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How these 1930s maps left some neighborhoods with fewer trees

Since communities of color and other underserved communities typically have far fewer trees, at Trees for Community Recovery, we strongly believe that we need to prioritize both planting and protection actions in these areas first. In a riveting piece, National Geographic explains how these inequities came to be and highlights the positive work communities are doing to undo the effects of past harmful policy decisions:

Trees are more than just beautiful fixtures of any city neighborhood. They make hot summer days more bearable by providing shade and naturally cooling air temperatures in the immediate surroundings. However, researchers have found a distinct and historical connection between tree canopy disparity in wealthy, mostly white neighborhoods and low-income, often minority communities. It dates back to a 1930s discriminatory housing practice called redlining.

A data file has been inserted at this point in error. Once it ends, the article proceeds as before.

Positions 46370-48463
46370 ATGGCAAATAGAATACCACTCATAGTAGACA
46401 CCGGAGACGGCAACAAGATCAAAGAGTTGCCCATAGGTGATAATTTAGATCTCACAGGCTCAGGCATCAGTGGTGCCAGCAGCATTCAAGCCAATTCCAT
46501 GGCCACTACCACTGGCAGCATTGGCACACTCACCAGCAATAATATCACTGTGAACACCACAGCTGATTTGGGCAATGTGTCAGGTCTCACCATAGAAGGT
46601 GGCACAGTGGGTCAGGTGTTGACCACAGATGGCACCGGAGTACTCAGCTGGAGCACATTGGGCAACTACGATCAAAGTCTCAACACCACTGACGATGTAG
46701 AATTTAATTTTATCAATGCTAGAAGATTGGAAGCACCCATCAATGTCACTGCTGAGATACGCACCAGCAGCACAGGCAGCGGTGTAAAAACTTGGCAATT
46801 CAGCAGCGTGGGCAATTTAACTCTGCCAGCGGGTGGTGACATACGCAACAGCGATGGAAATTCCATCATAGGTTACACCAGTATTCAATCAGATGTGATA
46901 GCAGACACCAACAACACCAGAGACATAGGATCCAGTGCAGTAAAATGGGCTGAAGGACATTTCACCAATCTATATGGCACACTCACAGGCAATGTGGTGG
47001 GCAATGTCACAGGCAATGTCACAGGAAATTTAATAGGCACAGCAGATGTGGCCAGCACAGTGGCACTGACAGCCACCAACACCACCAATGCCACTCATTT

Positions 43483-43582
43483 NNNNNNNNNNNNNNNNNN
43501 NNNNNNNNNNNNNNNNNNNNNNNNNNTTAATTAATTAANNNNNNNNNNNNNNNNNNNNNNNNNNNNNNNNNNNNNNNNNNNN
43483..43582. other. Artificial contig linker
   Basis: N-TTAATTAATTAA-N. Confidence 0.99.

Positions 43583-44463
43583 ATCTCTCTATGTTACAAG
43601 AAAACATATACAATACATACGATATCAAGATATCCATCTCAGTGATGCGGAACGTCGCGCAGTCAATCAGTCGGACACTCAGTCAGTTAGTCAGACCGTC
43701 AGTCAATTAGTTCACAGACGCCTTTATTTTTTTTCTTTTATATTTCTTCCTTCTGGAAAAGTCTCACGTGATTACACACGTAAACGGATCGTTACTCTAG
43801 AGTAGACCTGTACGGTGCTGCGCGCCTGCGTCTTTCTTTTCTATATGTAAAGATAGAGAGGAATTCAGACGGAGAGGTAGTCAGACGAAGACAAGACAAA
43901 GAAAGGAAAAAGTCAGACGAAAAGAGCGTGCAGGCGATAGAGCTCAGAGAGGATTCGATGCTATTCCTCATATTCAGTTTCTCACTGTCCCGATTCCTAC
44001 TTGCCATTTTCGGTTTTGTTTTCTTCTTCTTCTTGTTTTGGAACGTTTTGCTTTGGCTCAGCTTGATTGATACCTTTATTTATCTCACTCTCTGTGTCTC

Under a New Deal program, maps of over 200 American cities were created to determine which residential areas were creditworthy to receive federal loans. The grading system heavily disadvantaged people of color, immigrants, and low-income families, making it hard to obtain funds for mortgages and to build and maintain parks or other tree-covered urban spaces. More than 50 years after the practice was banned by the Fair Housing Act of 1968, the sweltering effects continue to be felt in formerly redlined areas that still have fewer trees to keep neighborhoods cool...Read more.


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